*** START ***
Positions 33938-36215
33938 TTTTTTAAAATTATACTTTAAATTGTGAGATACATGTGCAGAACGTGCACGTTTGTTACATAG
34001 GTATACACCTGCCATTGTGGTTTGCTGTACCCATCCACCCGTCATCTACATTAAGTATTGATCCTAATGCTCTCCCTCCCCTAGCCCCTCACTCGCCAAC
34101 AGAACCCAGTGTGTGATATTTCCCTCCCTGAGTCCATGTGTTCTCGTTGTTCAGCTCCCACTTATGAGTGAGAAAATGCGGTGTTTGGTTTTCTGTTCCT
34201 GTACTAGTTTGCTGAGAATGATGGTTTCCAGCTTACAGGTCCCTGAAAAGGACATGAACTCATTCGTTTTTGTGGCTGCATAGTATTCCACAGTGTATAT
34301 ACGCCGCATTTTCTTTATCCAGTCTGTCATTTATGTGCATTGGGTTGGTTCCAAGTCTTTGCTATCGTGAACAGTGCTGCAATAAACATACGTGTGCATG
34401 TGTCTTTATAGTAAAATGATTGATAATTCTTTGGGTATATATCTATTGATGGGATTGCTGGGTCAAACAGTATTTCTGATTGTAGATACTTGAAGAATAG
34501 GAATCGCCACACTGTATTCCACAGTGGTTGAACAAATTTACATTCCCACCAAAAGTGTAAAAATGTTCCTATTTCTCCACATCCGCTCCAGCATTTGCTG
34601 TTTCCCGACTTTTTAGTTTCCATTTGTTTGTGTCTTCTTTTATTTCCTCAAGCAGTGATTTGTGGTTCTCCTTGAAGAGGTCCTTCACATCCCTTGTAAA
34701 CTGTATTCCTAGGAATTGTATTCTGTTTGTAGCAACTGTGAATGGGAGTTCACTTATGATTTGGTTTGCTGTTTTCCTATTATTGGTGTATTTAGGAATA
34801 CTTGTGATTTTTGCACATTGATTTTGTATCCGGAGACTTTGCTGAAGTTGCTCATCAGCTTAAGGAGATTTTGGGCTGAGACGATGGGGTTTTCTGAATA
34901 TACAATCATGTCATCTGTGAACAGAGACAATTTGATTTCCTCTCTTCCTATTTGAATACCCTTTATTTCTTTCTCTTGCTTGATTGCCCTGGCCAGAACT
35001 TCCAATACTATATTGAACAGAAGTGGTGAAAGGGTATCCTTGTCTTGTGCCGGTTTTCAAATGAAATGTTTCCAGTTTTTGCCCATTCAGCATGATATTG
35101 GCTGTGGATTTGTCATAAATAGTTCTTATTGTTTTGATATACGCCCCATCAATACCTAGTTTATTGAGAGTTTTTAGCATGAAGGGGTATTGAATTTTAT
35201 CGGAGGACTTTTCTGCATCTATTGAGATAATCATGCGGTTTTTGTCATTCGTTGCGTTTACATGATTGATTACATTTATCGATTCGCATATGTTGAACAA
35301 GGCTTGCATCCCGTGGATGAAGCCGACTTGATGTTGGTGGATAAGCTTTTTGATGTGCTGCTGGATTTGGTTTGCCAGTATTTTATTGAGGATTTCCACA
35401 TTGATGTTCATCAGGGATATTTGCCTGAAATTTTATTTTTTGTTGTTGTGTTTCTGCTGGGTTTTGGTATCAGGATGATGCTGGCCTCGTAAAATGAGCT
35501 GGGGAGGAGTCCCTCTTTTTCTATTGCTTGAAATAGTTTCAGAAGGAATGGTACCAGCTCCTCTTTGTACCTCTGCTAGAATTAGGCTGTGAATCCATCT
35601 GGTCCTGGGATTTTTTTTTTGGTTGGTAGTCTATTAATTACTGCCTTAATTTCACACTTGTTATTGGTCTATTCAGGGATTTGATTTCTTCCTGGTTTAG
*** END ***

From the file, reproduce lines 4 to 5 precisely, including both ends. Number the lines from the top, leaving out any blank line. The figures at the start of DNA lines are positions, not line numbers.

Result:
34101 AGAACCCAGTGTGTGATATTTCCCTCCCTGAGTCCATGTGTTCTCGTTGTTCAGCTCCCACTTATGAGTGAGAAAATGCGGTGTTTGGTTTTCTGTTCCT
34201 GTACTAGTTTGCTGAGAATGATGGTTTCCAGCTTACAGGTCCCTGAAAAGGACATGAACTCATTCGTTTTTGTGGCTGCATAGTATTCCACAGTGTATAT